Nothing wins unanimous praise in the audiophile world, but the Stax SR-009 headphones are currently the leading contender for the title of world’s best set of cans. These Japanese-built headphones feature an open-backed design, craftsman-made leather earpads, and unparalleled sound reproduction, for just over five grand.
Of course, you'll have to buy an audiophile-grade headphone amplifier to power these bad boys, so plan to spend another $2000 (at a minimum) there. But if you're a demanding listener yourself, you know that putting your money where your ears are ain't cheap.
$5250 at Stax USA
Emperor 200 workstation
If someone you’re shopping for works in front of a computer all day in a setting that doesn’t win any ergonomic prizes, consider giving the gift of an Emperor 200 custom workstation. The Emperor 200 comes with a custom Core-i7 or Xeon-based PC with up to three 27-inch LED monitors, plus a completely actuated chair with built-in climate control and air filtration features. Nothing says "lair of a James Bond villain" like a command center graced with this high-tech furnishing.
$49,150 at MWE Lab
Maingear Alpha 24 Super Stock
Traditionally, an all-in-one system would be a poor gift for a PC enthusiast with a taste for raw, pixel-pushing power. But Maingear's Alpha 24 Super Stock upends the notion that an all-in-one must trade power for convenience. This model offers cutting-edge, upgradable hardware in a fairly slim touchscreen design. And good luck finding another all-in-one with a full-blown, discrete Nvidia GTX 680 desktop GPU! The Alpha 24 Super Stock is unquestionably the perfect PC to install in a luxury town car or private jet.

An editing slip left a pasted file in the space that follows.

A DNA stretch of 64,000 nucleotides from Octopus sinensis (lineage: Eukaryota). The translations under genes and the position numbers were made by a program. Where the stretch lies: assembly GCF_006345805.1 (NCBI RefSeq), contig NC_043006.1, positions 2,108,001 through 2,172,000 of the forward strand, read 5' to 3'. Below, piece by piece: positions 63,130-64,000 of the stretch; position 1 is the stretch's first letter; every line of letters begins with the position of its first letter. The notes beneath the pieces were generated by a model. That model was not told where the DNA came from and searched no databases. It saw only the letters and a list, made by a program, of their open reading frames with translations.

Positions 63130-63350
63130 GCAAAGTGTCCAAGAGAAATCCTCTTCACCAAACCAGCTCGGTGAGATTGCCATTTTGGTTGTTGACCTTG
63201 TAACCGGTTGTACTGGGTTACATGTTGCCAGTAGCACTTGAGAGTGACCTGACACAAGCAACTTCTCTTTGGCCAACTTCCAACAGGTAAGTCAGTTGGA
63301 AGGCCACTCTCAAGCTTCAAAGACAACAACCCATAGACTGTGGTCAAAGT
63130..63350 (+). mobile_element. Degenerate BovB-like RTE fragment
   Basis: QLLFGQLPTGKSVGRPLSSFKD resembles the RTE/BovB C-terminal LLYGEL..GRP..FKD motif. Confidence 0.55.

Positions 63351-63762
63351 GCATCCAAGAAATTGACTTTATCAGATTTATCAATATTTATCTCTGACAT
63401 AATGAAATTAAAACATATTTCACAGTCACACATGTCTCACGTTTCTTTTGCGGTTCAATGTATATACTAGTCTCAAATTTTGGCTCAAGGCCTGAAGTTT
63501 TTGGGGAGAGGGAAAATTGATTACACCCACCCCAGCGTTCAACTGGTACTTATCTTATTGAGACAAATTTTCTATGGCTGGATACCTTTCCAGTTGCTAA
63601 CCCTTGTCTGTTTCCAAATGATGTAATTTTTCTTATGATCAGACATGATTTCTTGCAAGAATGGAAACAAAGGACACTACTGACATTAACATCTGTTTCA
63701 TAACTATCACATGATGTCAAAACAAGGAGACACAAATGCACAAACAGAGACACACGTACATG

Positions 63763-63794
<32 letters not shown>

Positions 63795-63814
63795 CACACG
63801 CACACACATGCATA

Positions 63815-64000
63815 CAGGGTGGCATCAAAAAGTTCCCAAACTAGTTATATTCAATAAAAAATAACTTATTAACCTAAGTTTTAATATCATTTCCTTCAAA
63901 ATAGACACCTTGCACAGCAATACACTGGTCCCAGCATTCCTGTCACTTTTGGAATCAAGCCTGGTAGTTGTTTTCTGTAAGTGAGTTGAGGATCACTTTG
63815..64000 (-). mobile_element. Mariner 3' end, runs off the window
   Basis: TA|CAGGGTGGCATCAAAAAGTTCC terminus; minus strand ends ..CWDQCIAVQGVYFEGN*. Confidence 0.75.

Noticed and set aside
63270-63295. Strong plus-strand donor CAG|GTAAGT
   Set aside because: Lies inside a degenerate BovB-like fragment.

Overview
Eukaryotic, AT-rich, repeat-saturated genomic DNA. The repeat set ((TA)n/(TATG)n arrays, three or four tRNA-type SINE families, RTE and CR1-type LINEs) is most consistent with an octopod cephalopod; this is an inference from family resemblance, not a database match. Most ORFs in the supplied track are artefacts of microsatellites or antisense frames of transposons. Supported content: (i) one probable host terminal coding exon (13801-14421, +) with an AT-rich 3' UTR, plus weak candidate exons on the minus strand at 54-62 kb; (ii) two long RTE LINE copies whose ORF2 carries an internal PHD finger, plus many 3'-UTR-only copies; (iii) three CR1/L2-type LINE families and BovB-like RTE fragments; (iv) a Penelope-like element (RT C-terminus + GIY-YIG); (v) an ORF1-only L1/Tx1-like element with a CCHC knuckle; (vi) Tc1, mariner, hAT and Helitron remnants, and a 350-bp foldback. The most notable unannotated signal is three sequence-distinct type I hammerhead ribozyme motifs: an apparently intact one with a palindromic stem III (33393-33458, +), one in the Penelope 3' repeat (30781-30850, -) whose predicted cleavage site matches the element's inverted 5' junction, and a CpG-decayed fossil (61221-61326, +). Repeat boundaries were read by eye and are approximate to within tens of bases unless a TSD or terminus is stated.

$1350 to $3000 and up at Maingear
Wacom Cintiq 24HD
Looking for a gift for a tech-lover who’s also into art (or vice versa)? The Wacom Cintiq 24HD was made for just such users. Standing proudly at the top of Wacom’s line, this 24-inch panel is designed for use with Wacom's pressure- and tilt-sensitive styluses, and it includes multitouch gesture recognition. Also, the adjustable stand was built with ergonomics firmly in mind. To get your arty friend started on the right foot, you'll want to throw in a $100 Wacom digital Airbrush Pen, and a $300 copy of Corel Painter 12.
$2545 at Wacom
Cyborg R.A.T. 9
Plenty of companies will happily sell you a garish gold-plated, gem-encrusted hockey puck of a mouse with bad ergonomics and few special features for thousands of dollars. But junk like that is what gives conspicuous consumption a bad name. So instead, choose the wireless R.A.T. 9—the most customizable high-end gaming mouse on the market. It might not drip with nouveau riche bling, but the R.A.T. 9 is one of the finer things you can add to a PC gamer's life.
$150 at Cyborg
LimbIC Office Chair
Simultaneously testing the limits of how much an office chair should cost and what it should look like, the LimbIC has no cushion or back. Instead, it offers a pair of free-floating, thigh-cradling carbon-fiber shells that allow the occupant to move around freely while remaining seated. It's like floating, without having to lie down or stand up.
$8500 at Inno-Motion